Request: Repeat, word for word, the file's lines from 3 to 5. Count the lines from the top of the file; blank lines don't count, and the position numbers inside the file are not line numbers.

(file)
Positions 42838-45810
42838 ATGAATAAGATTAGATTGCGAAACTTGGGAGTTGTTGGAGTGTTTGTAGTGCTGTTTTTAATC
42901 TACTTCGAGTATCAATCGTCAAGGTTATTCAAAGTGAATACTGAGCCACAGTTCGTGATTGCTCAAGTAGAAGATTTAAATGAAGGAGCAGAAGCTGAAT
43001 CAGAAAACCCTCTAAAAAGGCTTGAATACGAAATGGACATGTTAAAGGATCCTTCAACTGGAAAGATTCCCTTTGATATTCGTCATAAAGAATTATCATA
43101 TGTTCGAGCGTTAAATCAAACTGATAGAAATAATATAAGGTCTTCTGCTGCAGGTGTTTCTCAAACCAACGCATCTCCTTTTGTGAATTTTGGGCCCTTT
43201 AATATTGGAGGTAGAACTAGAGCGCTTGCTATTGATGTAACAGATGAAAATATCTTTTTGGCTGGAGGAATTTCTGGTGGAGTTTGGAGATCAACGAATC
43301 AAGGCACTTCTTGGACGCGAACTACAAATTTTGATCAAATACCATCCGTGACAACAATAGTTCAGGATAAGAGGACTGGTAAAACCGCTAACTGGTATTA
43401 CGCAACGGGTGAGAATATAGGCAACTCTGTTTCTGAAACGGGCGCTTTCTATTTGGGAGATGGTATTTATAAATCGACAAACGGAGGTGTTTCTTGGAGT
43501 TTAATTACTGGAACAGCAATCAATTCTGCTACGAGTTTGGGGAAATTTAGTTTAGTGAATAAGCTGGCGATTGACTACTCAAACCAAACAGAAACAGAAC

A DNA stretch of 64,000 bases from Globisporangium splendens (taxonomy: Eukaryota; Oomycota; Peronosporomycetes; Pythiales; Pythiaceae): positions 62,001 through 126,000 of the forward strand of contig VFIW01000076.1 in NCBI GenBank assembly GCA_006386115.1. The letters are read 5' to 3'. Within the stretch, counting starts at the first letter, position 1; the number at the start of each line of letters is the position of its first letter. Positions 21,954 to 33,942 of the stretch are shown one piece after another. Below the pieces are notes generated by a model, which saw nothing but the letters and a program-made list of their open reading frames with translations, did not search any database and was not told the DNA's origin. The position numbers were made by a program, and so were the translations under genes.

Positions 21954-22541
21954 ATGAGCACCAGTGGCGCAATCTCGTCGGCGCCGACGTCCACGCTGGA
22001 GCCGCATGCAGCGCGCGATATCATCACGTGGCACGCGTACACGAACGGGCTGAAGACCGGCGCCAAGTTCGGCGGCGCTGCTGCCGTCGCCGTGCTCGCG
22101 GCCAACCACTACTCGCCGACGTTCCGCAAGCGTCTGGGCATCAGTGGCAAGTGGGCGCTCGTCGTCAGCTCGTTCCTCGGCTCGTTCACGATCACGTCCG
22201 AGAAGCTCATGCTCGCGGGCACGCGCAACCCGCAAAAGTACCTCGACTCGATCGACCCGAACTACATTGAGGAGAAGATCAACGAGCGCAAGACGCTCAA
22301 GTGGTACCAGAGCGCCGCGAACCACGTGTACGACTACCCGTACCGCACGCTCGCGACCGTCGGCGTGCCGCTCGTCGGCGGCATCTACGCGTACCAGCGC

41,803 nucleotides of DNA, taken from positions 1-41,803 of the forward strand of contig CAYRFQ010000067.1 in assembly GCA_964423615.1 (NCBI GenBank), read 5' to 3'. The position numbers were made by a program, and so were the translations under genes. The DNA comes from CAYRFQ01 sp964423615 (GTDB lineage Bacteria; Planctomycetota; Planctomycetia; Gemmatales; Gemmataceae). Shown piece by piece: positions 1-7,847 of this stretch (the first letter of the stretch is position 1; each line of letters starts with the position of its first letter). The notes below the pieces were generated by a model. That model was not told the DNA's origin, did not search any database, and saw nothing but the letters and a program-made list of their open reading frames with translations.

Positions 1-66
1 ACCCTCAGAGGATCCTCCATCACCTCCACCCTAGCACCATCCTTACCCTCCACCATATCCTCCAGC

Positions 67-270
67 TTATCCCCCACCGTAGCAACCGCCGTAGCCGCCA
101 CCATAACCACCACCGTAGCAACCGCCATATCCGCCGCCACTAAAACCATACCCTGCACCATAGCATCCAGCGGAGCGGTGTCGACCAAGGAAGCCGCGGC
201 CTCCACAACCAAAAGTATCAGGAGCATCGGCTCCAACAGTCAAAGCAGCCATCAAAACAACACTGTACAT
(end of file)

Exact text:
42901 TACTTCGAGTATCAATCGTCAAGGTTATTCAAAGTGAATACTGAGCCACAGTTCGTGATTGCTCAAGTAGAAGATTTAAATGAAGGAGCAGAAGCTGAAT
43001 CAGAAAACCCTCTAAAAAGGCTTGAATACGAAATGGACATGTTAAAGGATCCTTCAACTGGAAAGATTCCCTTTGATATTCGTCATAAAGAATTATCATA
43101 TGTTCGAGCGTTAAATCAAACTGATAGAAATAATATAAGGTCTTCTGCTGCAGGTGTTTCTCAAACCAACGCATCTCCTTTTGTGAATTTTGGGCCCTTT